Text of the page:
Doubts are growing about Bombardier Inc.’s ability to fund its aircraft development programs after the Canadian plane and train maker announced it is putting a new business jet model on ice and cutting 1,000 jobs amid lower-than-expected cash flow.
Bombardier shares plunged 26 per cent to close at $3.07 in active trading on the Toronto Stock Exchange Thursday after the company revised financial guidance for fiscal 2014 lower and said it would suspend work on manufacturing a new version of its Learjet 85. It was Bombardier’s biggest one-day drop since 1988 and perhaps further, eclipsing even the freefall that followed the 2001 terrorist attacks.
“People are clearly concerned about the long-term viability” of the company, said Ernie Arvai, a partner at commercial aviation consultancy AirInsight. “And the key to their success will be obviously the C Series [airliner] program. That’s their make-or-break effort.”
Bombardier, the only company in the world to make both planes and trains, is pushing forward with its biggest-ever gamble with the C Series – a 100- to 150-seat aircraft that will compete with the smallest planes built by Boeing and Airbus.
Halting development of the eight-passenger Learjet 85 highlights the extent to which the company needs to avoid stretching resources, allowing the manufacturer to focus money and people on the C Series and other key product revamps as its financial situation grows tougher.
Bombardier had previously expected the soft market for mid-range private jets such as the Learjet 85 would have strengthened by now, but has concluded a rebound remains far off. Industry consultants, however, say Bombardier was late to bring its redesigned jet to market as competitors launched new models.
Bombardier said it would take $1.4-billion (U.S.) in special charges and make the job cuts at plants in Querétaro, Mexico, and Wichita, Kan.
It also revised its earnings guidance for 2014 results, saying profit margins in both its aerospace and rail transportation business units would come in lower than expected. Montreal-based Bombardier is now forecasting cash flow from its plane business of $800-million for 2014, significantly lower than its earlier estimate of $1.2-billion to $1.6-billion. The company said it is being hurt by higher provisions for aircraft residual value and credit guarantees, pricing pressure and losses on used planes.
“We have been concerned about Bombardier over-producing business jets and believe this is playing a primary role in the pricing weakness,” J.P. Morgan analyst Joseph Nadol said in a research note. “Issues like pricing pressure as a consequence of over-production might not go away quickly.”
The company will report final numbers for 2014 on Feb.12.
“The panic in the stock price is telling you that investors are concerned,” Veritas Investment Research analyst Anthony Scilipoti told Bombardier management on a conference call Thursday, as he asked the company to provide details about its debt and credit agreements. “We need to be able to look forward and say, ‘OK, where should we start getting really concerned?’”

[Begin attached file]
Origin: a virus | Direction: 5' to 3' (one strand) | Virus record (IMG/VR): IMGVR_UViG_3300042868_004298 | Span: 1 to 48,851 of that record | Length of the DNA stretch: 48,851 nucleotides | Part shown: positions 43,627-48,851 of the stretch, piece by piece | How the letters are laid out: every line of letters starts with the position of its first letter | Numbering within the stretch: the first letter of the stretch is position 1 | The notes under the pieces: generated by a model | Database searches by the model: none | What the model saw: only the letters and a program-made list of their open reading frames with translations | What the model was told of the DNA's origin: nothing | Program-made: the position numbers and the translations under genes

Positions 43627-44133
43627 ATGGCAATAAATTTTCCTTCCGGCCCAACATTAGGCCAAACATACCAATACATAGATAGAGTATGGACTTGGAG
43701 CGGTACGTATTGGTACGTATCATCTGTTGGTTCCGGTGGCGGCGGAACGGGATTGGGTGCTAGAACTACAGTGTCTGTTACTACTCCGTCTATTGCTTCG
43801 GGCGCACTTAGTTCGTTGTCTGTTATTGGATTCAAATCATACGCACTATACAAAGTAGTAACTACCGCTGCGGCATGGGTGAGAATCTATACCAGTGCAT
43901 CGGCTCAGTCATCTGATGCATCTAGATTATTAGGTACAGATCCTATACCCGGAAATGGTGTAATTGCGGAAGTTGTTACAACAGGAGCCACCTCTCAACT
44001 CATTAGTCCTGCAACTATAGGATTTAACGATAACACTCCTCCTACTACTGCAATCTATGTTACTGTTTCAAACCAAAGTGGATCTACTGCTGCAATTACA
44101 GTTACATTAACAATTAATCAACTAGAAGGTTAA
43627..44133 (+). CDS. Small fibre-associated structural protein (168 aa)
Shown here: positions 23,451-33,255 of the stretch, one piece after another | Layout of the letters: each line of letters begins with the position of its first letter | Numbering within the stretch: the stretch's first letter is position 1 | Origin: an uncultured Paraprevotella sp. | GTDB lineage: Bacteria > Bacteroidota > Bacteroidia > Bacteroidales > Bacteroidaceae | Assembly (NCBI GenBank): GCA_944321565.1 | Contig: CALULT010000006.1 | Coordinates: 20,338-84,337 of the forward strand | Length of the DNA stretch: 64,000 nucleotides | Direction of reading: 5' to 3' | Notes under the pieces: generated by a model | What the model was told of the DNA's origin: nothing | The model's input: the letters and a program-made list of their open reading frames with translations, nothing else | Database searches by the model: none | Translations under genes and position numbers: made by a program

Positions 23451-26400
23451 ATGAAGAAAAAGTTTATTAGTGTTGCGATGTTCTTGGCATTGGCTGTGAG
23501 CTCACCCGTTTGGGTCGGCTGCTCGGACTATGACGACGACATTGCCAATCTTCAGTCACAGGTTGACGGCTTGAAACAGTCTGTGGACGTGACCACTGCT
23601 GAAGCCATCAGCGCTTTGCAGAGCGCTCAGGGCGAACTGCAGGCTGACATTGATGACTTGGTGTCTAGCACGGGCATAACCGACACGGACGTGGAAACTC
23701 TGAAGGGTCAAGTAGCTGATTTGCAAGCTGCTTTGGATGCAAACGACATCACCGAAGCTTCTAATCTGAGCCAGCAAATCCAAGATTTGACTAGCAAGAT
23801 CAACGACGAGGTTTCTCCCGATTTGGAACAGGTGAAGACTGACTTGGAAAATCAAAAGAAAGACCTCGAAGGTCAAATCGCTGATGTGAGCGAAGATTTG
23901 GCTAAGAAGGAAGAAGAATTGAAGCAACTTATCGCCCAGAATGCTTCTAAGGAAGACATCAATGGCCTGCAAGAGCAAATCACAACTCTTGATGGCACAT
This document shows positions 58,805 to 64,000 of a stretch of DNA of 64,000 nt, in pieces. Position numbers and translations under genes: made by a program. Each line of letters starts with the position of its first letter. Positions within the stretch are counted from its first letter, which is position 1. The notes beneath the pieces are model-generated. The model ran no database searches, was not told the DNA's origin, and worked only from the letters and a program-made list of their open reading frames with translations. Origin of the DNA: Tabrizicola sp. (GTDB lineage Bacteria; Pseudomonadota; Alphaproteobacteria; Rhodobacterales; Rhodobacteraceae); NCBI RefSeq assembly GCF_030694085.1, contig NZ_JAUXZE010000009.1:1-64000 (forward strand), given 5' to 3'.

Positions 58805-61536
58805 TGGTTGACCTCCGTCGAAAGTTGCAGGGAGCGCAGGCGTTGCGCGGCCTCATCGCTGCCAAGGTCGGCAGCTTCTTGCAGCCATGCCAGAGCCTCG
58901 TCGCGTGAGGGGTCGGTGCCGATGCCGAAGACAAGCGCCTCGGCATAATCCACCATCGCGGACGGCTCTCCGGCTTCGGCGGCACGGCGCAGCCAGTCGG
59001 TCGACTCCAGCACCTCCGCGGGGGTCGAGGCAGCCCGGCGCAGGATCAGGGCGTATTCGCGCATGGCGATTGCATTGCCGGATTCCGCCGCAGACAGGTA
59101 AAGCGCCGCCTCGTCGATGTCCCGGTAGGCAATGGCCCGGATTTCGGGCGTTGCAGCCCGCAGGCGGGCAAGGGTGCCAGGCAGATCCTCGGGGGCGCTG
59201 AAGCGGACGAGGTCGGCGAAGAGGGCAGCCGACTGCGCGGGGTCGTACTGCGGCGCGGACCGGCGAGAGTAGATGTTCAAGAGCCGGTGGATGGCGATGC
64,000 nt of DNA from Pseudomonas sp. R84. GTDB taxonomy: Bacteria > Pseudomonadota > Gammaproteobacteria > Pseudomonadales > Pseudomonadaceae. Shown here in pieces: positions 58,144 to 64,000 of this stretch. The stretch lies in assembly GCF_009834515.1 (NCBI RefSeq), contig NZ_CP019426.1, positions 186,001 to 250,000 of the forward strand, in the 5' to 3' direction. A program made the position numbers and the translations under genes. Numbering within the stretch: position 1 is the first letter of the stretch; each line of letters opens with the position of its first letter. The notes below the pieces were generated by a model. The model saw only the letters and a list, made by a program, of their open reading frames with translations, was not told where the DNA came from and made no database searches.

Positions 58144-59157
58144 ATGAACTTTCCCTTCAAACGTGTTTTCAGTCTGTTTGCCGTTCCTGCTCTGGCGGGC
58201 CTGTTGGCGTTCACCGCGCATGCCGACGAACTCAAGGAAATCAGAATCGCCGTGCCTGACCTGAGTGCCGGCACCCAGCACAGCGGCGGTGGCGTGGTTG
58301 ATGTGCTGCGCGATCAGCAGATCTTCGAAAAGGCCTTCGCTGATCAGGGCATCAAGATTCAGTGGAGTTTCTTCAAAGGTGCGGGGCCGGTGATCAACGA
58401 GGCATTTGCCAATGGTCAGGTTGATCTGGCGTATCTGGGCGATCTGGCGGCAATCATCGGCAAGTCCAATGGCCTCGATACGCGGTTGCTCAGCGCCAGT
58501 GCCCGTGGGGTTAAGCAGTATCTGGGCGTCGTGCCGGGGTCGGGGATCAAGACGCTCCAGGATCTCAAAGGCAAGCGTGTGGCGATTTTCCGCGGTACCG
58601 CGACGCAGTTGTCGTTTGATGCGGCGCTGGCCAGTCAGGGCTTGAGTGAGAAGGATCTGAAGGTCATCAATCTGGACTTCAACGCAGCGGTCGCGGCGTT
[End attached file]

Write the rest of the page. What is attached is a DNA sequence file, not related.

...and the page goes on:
Bombardier insisted it has enough liquidity to keep operating and fund the development of the C Series and other programs. The manufacturer said it had $2.4-billion in cash and access to another $1.4-billion of credit as of Dec. 31, 2014, for total short-term capital resources of $3.8-billion.
The future of the company is not at issue, chief executive Pierre Beaudoin said.
“We have a good liquidity position and several programs in development,” Mr. Beaudoin said, adding the company’s current products enjoy enviable market positions. “This is a difficult decision we’re taking today but it’s a necessary one.”
At $2.4-billion, the year-end cash balance is nevertheless the lowest Bombardier has tallied in several years, said Cameron Doerksen, an analyst at National Bank Financial. “We suspect that the company will need to access additional debt capital in the coming months, which we think will be available for the company, albeit likely at less favourable rates than last year.”
Bombardier’s new free-cash flow projections for 2014 leave the company with “a very tight liquidity position,” said BMO Capital Markets analyst Fadi Chamoun. Suspending the Learjet program will help conserve cash but given it expects to make $600-million in capital spending during the first half of 2015, the company’s cash position remains “very vulnerable,” he said.
Mr. Beaudoin said the C Series will enter service in the second half of 2015. Some analysts and investors say 2016 is more likely.
With files from Bertrand Marotte and David BermanReport Typo/Error